Once we were onboard it was literally a movie. These coach busses are packed beyond capacity as they speed from town to town, roaring around corners, down hills, and along winding roads. I have to be honest, it’s not for someone with a weak stomach as I got nauseous at one point and even witnessed a woman get sick from the ride. Sorry, I like to be honest about the bad, if any, that I encounter on trips.
Finally we arrived in POSITANO.
Unfortunately Luckily we got off a stop early and had to walk down into Positano as opposed to getting off atop the hill that was right above the action. One of the best mistakes of the day.
Walking down didn’t take too long and gave me the chance to stop into a boutique to check out some dresses. Before descending even lower to where people were shopping, eating, and relaxing on the beach, I noticed a small cafe and decided to take a breather. Okay, I really just wanted to see if they had limoncello because everyone makes such a huge deal about it.
I must warn you so that you don’t go into it thinking like me. Limoncello is not some sweet and sour delicious concoction with alcohol added. The flavoring is from the lemon skin soaking in alcohol, not the actual inside of the lemon (some soak the entire unpeeled lemon). I half expected it to taste like a lemon drop shot, or martini, but it was very far from it. I tossed it back and was on my way down the hill, slightly disappointed.
I was halfway surprised at the amount of vendors selling clothing, shoes, and trinkets, but then again Positano is the most popular destination along the Amalfi coast with it’s small population more than doubling every tourist season. I can easily see a large portion of the towns income coming from tourism alone. I tend to stay away from shopping while on vacation because I don’t like to buy things that don’t scream “take me home”, but also, I don’t like to have a lot to take back home. I made it through the market without managing to spend a single euro and finally to the beach to relax a bit and take in the views from the bottom. This would be the end before eventually making it back up the hill and catching the bus back to Meta. Naturally, wine and prosecco were bought along the way.
Capri & Sorrento
There was nothing like waking up to this view every day. The only bad part was knowing that it wasn’t mine. It didn’t belong to me. And it wouldn’t be permanent. However, these weren’t my thoughts on this particular day. The night before, on the way back from Positano, we had to get off of the bus in Sorrento to board the train back to Meta. Driving through the streets of Sorrento I could tell that we were missing out on all the nightlife. Looking back on the trip, the only real towns with nightlife were Sorrento, and Naples of course. The streets of Sorrento were packed with people shopping, late at night might I add, eating, and just strolling like they had not a care in the world. That’s when I realized we had to add it to the packed itinerary, and this day was the perfect day to do so.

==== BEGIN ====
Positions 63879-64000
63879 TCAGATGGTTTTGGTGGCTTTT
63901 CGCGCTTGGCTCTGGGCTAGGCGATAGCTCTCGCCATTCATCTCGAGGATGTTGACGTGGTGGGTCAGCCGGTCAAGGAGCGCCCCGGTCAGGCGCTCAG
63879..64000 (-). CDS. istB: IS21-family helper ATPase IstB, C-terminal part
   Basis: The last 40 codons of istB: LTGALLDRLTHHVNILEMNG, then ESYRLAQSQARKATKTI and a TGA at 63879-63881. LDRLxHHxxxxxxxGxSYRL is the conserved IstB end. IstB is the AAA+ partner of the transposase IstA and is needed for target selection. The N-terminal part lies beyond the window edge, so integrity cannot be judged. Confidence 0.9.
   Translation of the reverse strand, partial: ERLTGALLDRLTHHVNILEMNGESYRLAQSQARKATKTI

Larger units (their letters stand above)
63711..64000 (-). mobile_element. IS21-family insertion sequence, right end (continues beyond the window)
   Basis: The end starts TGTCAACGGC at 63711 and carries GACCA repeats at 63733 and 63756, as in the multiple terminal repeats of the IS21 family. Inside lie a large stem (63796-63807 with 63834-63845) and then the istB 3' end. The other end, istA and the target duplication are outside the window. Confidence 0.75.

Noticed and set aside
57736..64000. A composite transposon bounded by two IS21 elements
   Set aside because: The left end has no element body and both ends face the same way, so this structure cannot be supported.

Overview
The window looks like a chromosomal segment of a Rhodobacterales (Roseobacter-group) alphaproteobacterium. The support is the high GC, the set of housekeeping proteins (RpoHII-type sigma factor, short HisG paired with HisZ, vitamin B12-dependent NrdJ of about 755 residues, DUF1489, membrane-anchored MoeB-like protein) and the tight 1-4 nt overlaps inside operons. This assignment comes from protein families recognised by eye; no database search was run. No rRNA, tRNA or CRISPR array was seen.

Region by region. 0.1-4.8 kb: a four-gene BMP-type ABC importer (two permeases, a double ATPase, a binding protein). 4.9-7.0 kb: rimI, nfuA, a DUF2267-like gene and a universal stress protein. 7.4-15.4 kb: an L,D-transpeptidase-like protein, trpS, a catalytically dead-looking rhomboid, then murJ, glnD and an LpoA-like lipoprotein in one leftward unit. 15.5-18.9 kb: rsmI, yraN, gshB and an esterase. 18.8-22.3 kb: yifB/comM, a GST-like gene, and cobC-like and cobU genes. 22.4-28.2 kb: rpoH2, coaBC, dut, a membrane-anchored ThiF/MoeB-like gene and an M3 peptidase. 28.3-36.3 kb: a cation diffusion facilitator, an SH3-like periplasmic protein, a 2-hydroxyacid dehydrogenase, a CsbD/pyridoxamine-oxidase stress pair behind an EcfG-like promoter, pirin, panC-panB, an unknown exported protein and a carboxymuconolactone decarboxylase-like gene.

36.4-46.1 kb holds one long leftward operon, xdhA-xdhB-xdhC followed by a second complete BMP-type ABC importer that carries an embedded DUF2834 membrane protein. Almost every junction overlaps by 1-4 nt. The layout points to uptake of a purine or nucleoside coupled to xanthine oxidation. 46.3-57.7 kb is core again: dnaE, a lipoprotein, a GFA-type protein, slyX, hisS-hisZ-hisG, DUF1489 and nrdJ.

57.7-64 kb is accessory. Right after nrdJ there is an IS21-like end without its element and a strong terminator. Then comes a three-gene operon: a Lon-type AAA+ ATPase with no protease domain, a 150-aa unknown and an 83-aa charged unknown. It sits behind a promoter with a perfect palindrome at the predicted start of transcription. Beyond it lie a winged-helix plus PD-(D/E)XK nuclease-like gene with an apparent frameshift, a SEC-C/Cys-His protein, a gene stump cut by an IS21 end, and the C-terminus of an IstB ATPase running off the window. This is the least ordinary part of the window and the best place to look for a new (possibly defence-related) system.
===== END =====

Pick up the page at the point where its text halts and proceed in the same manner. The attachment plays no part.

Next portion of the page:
We opted to go to Capri on this particular day and the easiest way to do so was to board a ferry from Sorrento. Ferries stopped running pretty early in the evening so it was best to explore Sorrento once we caught the ferry on the way back. That would give us more than enough time in Capri and about the same time to see what Sorrento had to offer.
After getting off at the wrong train stop (
easy mistake), we headed in the right direction on foot in hopes of flagging a taxi to the next train stop so that we wouldn’t miss our ferry. In usual european fashion, a gentleman pulled over and offered to give us a ride. I asked if he was a taxi and he said no but was willing to take us. He spoke no English and I didn’t pretend to speak Italian. Okay, I tried, but it’s horrible and broken. Once we got to the correct station I asked how much the ride was and he told me it was free. Hand signals and warm smiles are universal. I know “free” in every language.
Now I know you’re probably wondering what on earth would make me get into a strangers car when I’m in a foreign country and don’t even speak the language. Well, to be honest I feel safer in every country I’ve been to except the US. Unless it were a dire situation, I would never technically hitchhike in America (I mean it’s illegal anyway). It was broad daylight, I wasn’t alone, and I had a ferry to catch. A lady had places to be and I had no time to reflect on every horror movie I’d ever seen and every bad story I’d ever heard. More often than not, they’re urban myths and plain old fiction. When I travel, I become a local, and locals tend to get rides from other people. I actually didn’t realize it was a thing until my trip to Trinidad earlier this year, but that’s another story.